Last week the German Federal Ministry of Finance (BMF) submitted the ministerial draft of a German Act on the Adaption of Investment Fund Taxation in Connection with the AIFM Directive ("Draft") to the associations of the investment industry. The Draft provides for significant changes of the taxation of funds and their investors. The proposed provisions of the Draft would have a significant impact on existing structures.
The Draft provides for the taxation of investment undertakings regulated by the draft of the German act on implementation of the AIFM directive (KABG-E). The Federal Ministry of Finance, however, does not intend to implement a single tax regime for all such investment undertakings but creates categories of funds solely for tax purposes which are to be subject to different tax regimes.
German and non-German private equity funds and other closed-end funds such as mezzanine, infrastructure and real estate funds are to be treated as "non-qualifying investment funds". For tax purposes differentiation is made between partnerships and corporations.
The general rules of taxation are to remain applicable to partnerships (e.g. German GmbH & Co. KG, limited partnerships), i.e. there are no changes to the taxation rules currently in force. German and non-German corporations (e.g. German limited liability corporation or joint stock corporation, Luxembourg S.C.A./S.A. SICAV, Irish PLC) are to be subject to a new tax regime comparable to the lump-sum taxation (!) under the current German Investment Tax Act. However, a taxation of the actually received income, e.g. due to the reporting of certain tax information or similar measures, is not possible. 2. Open-End Funds
Generally, there will be no changes to the tax regime for open-end funds that fall within the scope of the German Investment Tax Act currently in force. However, certain requirements will be introduced in order for a fund to qualify for this tax regime (e.g. certain redemption rights and investment limitations). Accordingly, open-end funds that do not fulfill these requirements will be subject to the tax regime applicable to closed-end funds.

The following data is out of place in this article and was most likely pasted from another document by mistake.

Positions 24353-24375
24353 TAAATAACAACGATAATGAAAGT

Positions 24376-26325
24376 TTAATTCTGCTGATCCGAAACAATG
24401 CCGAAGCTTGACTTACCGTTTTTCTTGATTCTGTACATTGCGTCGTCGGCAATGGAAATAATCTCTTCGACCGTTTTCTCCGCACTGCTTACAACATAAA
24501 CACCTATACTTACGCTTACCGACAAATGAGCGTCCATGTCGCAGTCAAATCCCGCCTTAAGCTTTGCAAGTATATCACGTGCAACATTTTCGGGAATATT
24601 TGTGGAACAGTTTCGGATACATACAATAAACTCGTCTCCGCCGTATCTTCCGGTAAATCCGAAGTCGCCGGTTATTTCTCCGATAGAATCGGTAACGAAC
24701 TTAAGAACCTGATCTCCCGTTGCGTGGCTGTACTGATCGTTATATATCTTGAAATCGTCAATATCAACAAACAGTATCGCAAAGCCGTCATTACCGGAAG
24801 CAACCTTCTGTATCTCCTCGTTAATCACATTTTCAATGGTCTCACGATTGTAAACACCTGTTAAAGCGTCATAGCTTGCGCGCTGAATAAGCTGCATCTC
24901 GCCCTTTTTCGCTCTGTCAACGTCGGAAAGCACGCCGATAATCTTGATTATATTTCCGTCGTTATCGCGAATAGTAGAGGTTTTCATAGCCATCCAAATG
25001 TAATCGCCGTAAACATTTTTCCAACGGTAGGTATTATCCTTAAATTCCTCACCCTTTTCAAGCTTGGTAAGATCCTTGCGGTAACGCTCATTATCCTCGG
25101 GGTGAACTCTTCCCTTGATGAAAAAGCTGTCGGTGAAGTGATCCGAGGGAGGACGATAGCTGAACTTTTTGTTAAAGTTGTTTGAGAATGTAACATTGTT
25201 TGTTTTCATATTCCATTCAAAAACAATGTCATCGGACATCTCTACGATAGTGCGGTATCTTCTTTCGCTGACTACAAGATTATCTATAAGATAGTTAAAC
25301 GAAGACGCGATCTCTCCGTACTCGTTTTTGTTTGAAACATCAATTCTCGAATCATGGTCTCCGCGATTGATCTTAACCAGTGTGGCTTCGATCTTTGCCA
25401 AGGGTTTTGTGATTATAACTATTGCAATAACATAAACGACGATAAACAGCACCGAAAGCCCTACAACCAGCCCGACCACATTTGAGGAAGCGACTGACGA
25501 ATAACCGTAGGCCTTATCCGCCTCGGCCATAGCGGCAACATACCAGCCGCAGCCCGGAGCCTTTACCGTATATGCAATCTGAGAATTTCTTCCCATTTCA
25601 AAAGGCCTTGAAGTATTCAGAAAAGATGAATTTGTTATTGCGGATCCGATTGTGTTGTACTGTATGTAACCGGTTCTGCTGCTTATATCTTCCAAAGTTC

The draft does not contain transitional provisions for closed-end funds organized as partnerships (e.g. German GmbH & Co. KG, limited partnerships) because their taxation does not change.
The new tax rules for closed-end funds organized as corporations (e.g. German joint stock corporation, Luxembourg S.C.A./S.A. SICAV, Irish PLC) will enter into force as of 22 July 2013; they are not not be grandfathered. Such funds would be subject to mandatory lump-sum taxation.
The tax regime currently in place for open-end funds that fall within the scope of the German Investment Tax Act currently in force and that have been or will be established prior to 22 July 2013 remains applicable; they are grandfathered.
VAT on Management Fee
Management Fees paid by closed-end funds are intended to remain subject to VAT.
The provisions (including the lack of grandfathering rules) for closed-end funds organized as corporations are not reasonable and constitute a violation of the constitution. In the course of the hearing of the relevant associations and in the legislative procedure P+P will use professional efforts to adapt the provisions of the Draft appropriately.
Scope of the Draft
In the course of the regulatory implementation of the AIFM Directive, the scope of the new investment law pursuant to the German Investment Code (Kapitalanlagegesetzbuch) will be extended to all alternative investment funds ("AIF"), including private equity funds and other closed-end funds. Under the Draft, the new system is implemented in German tax law. However, for tax purposes various categories of AIFs will be introduced that differ from the classification under the German Investment Code and that are subject to different tax regimes.
Qualifying Investment Funds
The term "Qualifying Investment Fund" includes the European harmonized undertakings for collective investment in transferable...